* (954) 522-4477, (800) 722-9955
* E-mail: email@example.com
Star Clippers * Contact: Jack Chatham
* (800) 442-0553
* E-mail: firstname.lastname@example.org
Windstar Cruises * Contact: Noel DeChambeau
* (206) 281-0671, (800) 628-3354
* E-mail: email@example.com
Garth's Profiles of Ships covers more than 200 cruise ships. Call (402) 496-4118 or e-mail firstname.lastname@example.org
When Celebrity Cruises' Millennium sets sail in June 2000, it will be the first cruise ship powered by gas and steam turbines instead of diesel engines. It's a technological shift that makes sense. Gas turbine propulsion reduces exhaust emissions by up to 90 percent, and cuts down noise and vibration. Waste heat from the exhaust, unlike the sludge and oil waste produced by diesel engines, can be recycled. The U.S. Navy has been using this technology since the 1970s.
The 1,950-passenger Millennium will cruise Europe from June through October, and then sail from Fort Lauderdale to the Caribbean in November. It will offer the largest luxury suites afloat and 80 percent of the staterooms will have ocean views.
Three more turbine-powered ships from Celebrity and two from parent company Royal Caribbean International will follow by 2003. --Regina Baraban
At the send-off of Disney Cruise Lines' second ship, the Disney Wonder, in early September, the question of who would be the ship's godmother was the talk of the pre-christening party. Who would crack the champagne and send this 875-berth beauty on its way?
Invited guests took their seats in waterfront bleachers just outside the Port Canaveral terminal. The 964-foot Disney Wonder was anchored offshore, the elegant ship's black hull trimmed in red, white, and a shade of yellow that matches Mickey Mouse's shoes. Donald Duck hangs permanently off the stern, precariously painting some final touches, while his nephews conspire to cut the ropes that hold him.
The new liner sails on three- and four-day journeys, with stops at Castaway Cay, Disney's private Bahamian island, and Nassau. Dedicated meeting space is limited, just one room divisible into three boardroom-size venues, but the 1,022-seat Walt Disney theater, the 268-seat Buena Vista Theater, and several restaurants can be used at certain times. As on its sister ship, Disney Magic, launched in summer 1998, many staterooms feature an industry first: a bathroom and a half, with a shower and sink area separate from a sink and toilet area. Disney also puts a new spin on cruise dining. Rather than theming the dining room differently each night, guests and their waitstaff move from one type of dining room to another. Another Disney innovation is the way it handles its classic customer: kids. As on other ships, there are separate pools for kids, families, and adults, but the real difference is deck five, much of which is transformed into recreation centers. There are separate areas for kids 3 to 8 and for those 9 to 12. Counselors at each area give parents a pager when they drop off their children, so they're always in touch.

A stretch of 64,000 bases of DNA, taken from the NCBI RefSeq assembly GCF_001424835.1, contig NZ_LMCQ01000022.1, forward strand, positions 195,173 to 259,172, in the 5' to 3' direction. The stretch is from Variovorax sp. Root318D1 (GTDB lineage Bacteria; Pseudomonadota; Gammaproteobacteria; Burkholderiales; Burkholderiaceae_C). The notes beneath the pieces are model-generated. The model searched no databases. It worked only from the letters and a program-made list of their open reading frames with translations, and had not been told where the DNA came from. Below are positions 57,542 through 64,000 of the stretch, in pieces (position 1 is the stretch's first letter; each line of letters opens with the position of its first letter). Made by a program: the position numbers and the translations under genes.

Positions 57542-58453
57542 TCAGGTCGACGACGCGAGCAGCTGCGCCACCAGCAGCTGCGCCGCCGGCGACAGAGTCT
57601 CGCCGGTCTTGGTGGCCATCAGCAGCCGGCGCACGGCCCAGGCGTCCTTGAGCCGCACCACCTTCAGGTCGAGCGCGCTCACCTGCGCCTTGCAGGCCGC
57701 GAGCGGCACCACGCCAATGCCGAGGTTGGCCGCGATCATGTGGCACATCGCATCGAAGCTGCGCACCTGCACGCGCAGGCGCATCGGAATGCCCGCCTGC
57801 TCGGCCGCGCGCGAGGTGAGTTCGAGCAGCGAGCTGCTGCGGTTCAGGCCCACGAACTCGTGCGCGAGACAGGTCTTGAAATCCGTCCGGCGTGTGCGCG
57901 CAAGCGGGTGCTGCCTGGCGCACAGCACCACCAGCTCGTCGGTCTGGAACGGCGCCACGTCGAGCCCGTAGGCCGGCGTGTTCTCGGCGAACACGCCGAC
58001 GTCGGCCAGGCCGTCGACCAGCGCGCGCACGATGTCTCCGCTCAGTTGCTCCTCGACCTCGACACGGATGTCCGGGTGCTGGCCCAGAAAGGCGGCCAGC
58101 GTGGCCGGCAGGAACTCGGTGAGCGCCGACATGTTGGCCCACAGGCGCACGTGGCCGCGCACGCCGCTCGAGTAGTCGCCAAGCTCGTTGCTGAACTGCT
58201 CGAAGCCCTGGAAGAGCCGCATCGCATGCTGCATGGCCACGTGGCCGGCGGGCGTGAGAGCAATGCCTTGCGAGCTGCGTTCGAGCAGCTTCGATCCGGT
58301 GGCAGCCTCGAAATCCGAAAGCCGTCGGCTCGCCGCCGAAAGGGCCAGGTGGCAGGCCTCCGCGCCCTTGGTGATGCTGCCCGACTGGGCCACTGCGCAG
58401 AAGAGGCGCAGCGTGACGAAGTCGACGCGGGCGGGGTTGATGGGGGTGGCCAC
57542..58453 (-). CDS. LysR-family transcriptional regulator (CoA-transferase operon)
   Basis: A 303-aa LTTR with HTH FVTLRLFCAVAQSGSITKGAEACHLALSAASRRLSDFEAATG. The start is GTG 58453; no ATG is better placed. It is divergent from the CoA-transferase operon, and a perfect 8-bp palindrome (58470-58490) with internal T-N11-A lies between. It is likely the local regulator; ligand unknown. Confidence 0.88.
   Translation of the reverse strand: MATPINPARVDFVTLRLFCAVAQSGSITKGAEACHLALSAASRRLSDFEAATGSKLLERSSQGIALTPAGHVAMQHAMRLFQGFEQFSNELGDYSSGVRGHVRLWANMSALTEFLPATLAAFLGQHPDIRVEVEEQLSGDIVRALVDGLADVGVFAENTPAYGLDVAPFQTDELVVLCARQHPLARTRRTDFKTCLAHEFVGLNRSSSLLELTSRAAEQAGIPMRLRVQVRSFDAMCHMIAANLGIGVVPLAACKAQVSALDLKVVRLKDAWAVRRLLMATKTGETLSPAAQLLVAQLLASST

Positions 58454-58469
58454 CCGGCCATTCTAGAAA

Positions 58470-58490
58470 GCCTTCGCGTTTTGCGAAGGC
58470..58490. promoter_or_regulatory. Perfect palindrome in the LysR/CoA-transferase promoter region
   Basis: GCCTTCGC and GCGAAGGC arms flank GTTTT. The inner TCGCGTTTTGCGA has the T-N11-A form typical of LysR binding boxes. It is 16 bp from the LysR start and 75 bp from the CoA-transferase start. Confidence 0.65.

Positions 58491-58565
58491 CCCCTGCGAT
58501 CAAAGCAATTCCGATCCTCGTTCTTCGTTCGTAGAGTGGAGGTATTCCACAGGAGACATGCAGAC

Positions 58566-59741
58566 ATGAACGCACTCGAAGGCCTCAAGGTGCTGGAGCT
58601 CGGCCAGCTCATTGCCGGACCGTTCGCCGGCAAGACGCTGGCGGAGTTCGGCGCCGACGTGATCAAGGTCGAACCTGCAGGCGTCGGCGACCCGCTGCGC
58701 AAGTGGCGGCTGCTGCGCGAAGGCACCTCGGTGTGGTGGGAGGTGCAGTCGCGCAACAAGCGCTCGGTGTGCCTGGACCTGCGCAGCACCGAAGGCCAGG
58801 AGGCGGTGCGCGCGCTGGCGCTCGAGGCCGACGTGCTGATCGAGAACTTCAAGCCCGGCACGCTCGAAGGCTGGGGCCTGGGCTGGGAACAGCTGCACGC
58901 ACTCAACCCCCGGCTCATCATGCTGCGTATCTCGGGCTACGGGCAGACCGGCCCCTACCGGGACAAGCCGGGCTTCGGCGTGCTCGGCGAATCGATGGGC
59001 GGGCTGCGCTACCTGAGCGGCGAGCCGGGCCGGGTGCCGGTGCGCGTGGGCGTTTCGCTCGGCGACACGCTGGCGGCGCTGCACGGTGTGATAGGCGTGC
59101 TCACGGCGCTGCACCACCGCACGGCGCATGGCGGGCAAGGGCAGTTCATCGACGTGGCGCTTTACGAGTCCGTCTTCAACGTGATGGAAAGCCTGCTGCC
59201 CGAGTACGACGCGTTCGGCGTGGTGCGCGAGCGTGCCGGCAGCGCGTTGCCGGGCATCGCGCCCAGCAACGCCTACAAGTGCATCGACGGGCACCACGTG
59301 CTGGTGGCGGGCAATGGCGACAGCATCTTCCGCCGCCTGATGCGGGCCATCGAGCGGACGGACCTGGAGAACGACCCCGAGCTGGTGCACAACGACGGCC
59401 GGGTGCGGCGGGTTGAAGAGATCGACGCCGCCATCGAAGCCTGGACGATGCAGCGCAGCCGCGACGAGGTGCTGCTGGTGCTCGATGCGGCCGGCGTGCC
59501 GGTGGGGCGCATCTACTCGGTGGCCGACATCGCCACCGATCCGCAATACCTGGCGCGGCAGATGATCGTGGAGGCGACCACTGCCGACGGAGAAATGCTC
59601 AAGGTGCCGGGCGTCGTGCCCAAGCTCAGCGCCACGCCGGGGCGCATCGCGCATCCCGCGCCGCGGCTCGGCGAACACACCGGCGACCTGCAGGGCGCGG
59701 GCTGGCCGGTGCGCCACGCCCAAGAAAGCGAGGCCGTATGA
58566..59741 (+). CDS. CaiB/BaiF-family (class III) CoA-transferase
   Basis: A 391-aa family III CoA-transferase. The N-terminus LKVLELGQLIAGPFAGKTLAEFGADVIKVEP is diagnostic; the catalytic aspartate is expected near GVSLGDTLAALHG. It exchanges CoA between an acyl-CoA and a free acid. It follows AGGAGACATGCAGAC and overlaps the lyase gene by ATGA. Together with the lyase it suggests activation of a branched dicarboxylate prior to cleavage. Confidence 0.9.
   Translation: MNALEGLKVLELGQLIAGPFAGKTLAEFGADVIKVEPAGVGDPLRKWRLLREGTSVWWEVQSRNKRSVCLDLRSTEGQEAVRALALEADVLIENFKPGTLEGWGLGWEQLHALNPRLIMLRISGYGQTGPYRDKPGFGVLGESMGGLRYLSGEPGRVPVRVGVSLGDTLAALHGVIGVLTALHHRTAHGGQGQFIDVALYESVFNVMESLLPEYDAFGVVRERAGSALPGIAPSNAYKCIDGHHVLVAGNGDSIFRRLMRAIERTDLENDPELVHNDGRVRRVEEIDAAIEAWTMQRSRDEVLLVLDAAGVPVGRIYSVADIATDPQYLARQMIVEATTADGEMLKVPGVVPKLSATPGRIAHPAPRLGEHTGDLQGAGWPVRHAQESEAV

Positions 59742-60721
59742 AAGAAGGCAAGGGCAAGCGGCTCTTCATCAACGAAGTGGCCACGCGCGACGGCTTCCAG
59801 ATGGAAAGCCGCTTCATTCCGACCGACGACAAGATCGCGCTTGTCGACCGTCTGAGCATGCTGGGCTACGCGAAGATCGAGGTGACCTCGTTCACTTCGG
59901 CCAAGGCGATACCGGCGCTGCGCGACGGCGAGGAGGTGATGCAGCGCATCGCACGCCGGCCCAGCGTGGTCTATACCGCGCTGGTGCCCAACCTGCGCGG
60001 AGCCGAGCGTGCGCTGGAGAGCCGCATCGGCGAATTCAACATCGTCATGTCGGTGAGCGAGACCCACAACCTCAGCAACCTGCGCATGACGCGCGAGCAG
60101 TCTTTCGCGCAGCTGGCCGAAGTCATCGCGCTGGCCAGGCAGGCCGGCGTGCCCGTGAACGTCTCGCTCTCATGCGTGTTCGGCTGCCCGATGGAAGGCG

On hand at the christening were Al Weiss, president, Walt Disney World; Paul Pressler, president, Walt Disney Attractions; and a cast of Disney characters. Disney broke from the godmother tradition to choose godparents for the Magic: Roy Disney, nephew of Walt, and his wife, Patty. So who would it be this time? With the help of Mickey and laser technology, the godmother appeared: Tinkerbell! Sprinkling pixie dust rather than champagne over the length of the ship, she sent the liner on its way. --Susan Hatch
It's tough to imagine a trip more rewarding than cruising Alaska on Celebrity's sister luxury liners Mercury or Galaxy, ships with a nautical elegance reminiscent of the glory days of transatlantic travel. Our seven-night sail from Vancouver to Seward, Alaska, on Mercury exposed us to landscapes that ranged from thick, lush rain forests to frozen ice-blue glaciers. Wildlife sightings included black bears, bald eagles, and sea lions.
These ships are purpose-built for Alaska cruising with lots of glass-enclosed public areas for gazing at the scenery, and 639 of the 935 spacious staterooms have ocean views.
Luxury is the norm. With the exception of the casino, the ship's design--with its $3.5 million art collection--is more understated than showy. All cabins have interactive televisions, bathrobes, and 24-hour room service. There's a spacious gym and spa, complete with more than 20 massage and beauty therapists. Thanks to Celebrity's culinary consultant, French Master Chef Michel Roux, the food is not only copious but delicious.
Meeting attendees are also in for a treat. The 183-seat conference room, with its curved ceiling, light wood accents, and comfortable seats with built-in writing tables, is a departure from the norm. Due to Celebrity's alliance with the Sony Corp. of America, the space is equipped with sophisticated technology including the capacity for computer-generated slide or video presentations, multilingual translation, interactive audience participation, and satellite videoconferencing. Another nifty feature is a production studio that can produce custom videos and broadcast them to remote locations, including stateroom TVs.
Ports-of-call include Ketchi- kan, with its Native American totems; Skagway, a gold-rush town; and Valdez, in a setting reminiscent of the Swiss Alps.
It is the shore excursions that will give you a feel for the real Alaska. We flew to the tops of glaciers, cruised wilderness areas, and rode a steep, narrow-gauge railroad along the path of the Klondike gold rush. --Regina Baraban